Patients with LRBA deficiency may initially be diagnosed as CVID or ALPS in the clinical practice. Progressive decrease in B cells as well as IgG in ALPS-like patients and addition of IBD symptoms in the follow-up should raise the suspicion for LRBA deficiency. Decreased switched memory B cells, decreased naive and recent thymic emigrant (RTE) Th cells, and markedly increased effector memory/effector memory RA+ Th cells (TEMRA Th) cells are important for the diagnosis of the patients in addition to clinical features. Analysis of protein by either WB or flow cytometry is required when the clinicians come across especially with missense LRBA variants of uncertain significance. High rate of malignancy shows the regulatory T cell’s important role of immune surveillance. HSCT is curative and succesful in patients with HLA-matched family donor.

Keywords

LRBA deficiency LATAIE Hsct Malignancy 

Notes

Acknowledgments

We are thankful to our patients and families. We appreciate our laboratory staff Ozlem Karapınar, Mehtap Sonmez, Menekse Kocak and our nurses Meliha Erol and Feride Ozkan. This work was supported by the Division of Intramural Research, National Institute of Allergy and Infectious Diseases, National Institutes of Health. We thank Merck and Co. for support.

Funding Information

This study includes the data of three studies (Project codes: 013 D08103 001-341, 11/19-23, and 16/9087) which are funded by Hacettepe University Coordination Unit for Scientific Research Projects. The study is additionally funded by TUBITAK.

Compliance with Ethical Standards

The studies were approved by the Institutional Review Board of Hacettepe University.

Conflict of Interest

The authors declare that they have no conflict of interest

Supplementary material

10875_2019_677_MOESM1_ESM.docx (27 kb)
ESM 1 (DOCX 26.8 KB)

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Copyright information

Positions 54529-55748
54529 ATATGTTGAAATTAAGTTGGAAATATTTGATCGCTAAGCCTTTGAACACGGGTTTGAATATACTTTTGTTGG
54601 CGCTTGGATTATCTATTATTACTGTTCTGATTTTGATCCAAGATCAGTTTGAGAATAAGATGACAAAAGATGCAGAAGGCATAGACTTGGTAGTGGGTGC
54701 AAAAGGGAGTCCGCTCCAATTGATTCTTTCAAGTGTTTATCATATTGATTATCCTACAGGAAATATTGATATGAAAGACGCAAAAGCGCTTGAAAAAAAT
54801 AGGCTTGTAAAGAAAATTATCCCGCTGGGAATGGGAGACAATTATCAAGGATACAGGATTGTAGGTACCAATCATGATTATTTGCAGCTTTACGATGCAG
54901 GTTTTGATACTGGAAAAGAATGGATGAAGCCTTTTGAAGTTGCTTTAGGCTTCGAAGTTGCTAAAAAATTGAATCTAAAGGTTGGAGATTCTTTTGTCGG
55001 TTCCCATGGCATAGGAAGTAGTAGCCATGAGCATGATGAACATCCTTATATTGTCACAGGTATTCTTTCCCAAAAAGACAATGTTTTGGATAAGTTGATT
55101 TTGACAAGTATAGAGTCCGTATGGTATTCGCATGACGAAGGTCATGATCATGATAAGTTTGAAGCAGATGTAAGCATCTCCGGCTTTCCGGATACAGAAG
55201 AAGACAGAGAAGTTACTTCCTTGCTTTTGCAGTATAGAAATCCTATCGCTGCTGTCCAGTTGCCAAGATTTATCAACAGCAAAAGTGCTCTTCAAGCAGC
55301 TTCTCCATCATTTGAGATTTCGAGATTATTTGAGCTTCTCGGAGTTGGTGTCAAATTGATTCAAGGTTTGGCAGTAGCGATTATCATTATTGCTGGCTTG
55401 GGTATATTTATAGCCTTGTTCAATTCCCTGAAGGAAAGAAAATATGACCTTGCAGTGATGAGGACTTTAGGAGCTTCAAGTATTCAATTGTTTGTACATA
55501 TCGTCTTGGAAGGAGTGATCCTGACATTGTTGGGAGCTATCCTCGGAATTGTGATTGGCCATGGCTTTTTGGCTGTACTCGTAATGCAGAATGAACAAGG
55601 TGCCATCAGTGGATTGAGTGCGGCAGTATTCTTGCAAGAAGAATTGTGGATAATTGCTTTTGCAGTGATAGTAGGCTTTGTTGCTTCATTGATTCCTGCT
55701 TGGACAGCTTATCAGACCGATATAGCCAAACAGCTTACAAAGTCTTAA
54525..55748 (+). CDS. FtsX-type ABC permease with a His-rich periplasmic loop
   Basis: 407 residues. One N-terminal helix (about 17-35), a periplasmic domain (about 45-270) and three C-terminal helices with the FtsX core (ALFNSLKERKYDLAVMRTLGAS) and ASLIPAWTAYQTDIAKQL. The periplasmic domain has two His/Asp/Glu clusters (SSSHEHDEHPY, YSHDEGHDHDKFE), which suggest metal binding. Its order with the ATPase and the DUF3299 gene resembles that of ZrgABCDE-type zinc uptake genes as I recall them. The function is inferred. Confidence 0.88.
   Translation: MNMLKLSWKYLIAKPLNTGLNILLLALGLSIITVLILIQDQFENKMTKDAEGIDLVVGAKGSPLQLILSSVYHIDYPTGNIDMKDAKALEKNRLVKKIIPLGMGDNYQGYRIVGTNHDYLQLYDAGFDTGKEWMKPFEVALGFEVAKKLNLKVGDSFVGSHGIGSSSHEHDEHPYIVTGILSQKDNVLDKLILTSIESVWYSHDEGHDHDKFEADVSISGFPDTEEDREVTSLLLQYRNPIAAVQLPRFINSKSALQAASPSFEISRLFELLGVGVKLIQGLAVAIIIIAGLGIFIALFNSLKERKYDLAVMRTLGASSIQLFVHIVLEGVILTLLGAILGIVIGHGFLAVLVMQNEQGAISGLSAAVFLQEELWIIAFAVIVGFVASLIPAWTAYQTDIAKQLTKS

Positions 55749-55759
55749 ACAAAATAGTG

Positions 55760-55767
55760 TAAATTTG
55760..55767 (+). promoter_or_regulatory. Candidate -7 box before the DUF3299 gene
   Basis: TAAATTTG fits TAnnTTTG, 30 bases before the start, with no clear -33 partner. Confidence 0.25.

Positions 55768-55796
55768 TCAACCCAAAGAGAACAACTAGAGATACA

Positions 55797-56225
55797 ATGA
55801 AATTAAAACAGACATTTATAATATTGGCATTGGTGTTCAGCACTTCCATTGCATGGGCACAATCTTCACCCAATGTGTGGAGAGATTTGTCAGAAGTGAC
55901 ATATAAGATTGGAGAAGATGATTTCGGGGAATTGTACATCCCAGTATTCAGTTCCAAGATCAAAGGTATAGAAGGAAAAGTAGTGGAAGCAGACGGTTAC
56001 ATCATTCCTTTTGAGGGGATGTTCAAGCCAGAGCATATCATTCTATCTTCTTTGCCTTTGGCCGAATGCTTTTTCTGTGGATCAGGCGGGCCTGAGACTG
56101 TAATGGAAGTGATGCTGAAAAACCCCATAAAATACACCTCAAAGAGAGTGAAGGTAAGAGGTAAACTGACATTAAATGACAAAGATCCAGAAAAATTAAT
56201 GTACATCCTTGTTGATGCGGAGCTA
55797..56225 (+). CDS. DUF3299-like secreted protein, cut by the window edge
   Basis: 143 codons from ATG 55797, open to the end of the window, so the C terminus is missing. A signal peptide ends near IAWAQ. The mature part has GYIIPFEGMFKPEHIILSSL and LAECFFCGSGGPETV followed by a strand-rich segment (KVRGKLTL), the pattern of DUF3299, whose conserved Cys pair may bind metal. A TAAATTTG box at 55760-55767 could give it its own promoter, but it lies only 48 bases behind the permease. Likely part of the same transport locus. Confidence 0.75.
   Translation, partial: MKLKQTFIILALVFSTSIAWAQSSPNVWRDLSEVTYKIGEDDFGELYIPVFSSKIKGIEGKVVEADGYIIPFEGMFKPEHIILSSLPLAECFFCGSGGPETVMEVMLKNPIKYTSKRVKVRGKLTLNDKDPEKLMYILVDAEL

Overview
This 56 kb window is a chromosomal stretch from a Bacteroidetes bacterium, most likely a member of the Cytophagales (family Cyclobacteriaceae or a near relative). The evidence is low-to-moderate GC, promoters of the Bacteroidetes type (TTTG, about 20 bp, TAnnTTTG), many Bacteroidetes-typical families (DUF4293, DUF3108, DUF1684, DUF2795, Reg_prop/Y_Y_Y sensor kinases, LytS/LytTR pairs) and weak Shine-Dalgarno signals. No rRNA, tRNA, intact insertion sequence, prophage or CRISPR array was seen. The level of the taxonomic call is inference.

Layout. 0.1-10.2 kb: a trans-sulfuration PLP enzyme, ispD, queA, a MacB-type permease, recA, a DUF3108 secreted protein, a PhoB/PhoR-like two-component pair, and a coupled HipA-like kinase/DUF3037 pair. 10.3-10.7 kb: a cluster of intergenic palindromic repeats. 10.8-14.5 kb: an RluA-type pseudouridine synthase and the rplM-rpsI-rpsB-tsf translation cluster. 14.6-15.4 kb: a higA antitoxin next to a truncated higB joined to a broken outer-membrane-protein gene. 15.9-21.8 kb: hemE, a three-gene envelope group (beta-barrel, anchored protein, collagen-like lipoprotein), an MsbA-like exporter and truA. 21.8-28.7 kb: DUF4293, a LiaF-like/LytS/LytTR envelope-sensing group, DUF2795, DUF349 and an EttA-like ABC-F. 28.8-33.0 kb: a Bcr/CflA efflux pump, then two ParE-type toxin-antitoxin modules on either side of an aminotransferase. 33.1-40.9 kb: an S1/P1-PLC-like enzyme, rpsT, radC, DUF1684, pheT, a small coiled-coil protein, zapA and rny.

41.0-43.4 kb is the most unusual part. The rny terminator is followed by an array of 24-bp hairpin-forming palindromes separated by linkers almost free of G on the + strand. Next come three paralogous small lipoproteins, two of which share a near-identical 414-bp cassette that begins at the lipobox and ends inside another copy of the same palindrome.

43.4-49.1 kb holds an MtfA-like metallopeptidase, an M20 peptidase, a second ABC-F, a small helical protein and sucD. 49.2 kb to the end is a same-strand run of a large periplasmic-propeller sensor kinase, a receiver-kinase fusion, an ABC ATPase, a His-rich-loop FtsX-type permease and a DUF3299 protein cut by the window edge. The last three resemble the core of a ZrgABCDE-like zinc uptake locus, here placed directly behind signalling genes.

© Springer Science+Business Media, LLC, part of Springer Nature 2019

Authors and Affiliations

  • Deniz Cagdas
    • 1
    Email author
  • Sevil Oskay Halaçlı
    • 2
  • Çağman Tan
    • 2
  • Bernice Lo
    • 3
  • Pınar Gür Çetinkaya
    • 1
  • Saliha Esenboğa
    • 1
  • Betül Karaatmaca
    • 1
  • Helen Matthews
    • 4
  • Burcu Balcı-Hayta
    • 5
  • Tuba Arıkoğlu
    • 6
  • Fatih Ezgü
    • 7
  • Elifcan Aladağ
    • 8
  • İnci N. Saltık-Temizel
    • 9
  • Hülya Demir
    • 9
  • Barış Kuşkonmaz
    • 10
  • Visal Okur
    • 10
  • Fatma Gümrük
    • 10
  • Hakan Göker
    • 8
  • Duygu Çetinkaya
    • 10
  • Kaan Boztuğ
    • 11
  • Michael Lenardo
    • 4
  • Özden Sanal
    • 1
  • İlhan Tezcan
    • 1
  1. 1.Department of Pediatrics, Division of Pediatric ImmunologyHacettepe University Medical SchoolAnkaraTurkey
  2. 2.Institute of Child Health, ImmunologyHacettepe UniversityAnkaraTurkey
  3. 3.Sidra Medical and Research CenterAl RayyanQatar
  4. 4.National Institute of Allergy and Infectious DiseasesNational Institutes of HealthRockvilleUSA
  5. 5.Department of Medical BiologyHacettepe University Medical SchoolAnkaraTurkey
  6. 6.Department of Pediatrics, Division of Allergy and ImmunologyMersin University Medical SchoolMersinTurkey
  7. 7.Department of Pediatrics, Division of Pediatric Inborn Metabolic Disorders, Metabolism and GeneticsGazi University Medical SchoolAnkaraTurkey
  8. 8.Department of Internal Medicine, Division of HematologyHacettepe University Medical SchoolAnkaraTurkey
  9. 9.Department of Pediatrics, Division of Pediatric GastroenterologyHacettepe University Medical SchoolAnkaraTurkey
  10. 10.Department of Pediatrics, Division of Pediatric HematologyHacettepe University Medical SchoolAnkaraTurkey
  11. 11.CeMM Research Center for Molecular Medicine of the Austrian Academy of SciencesViennaAustria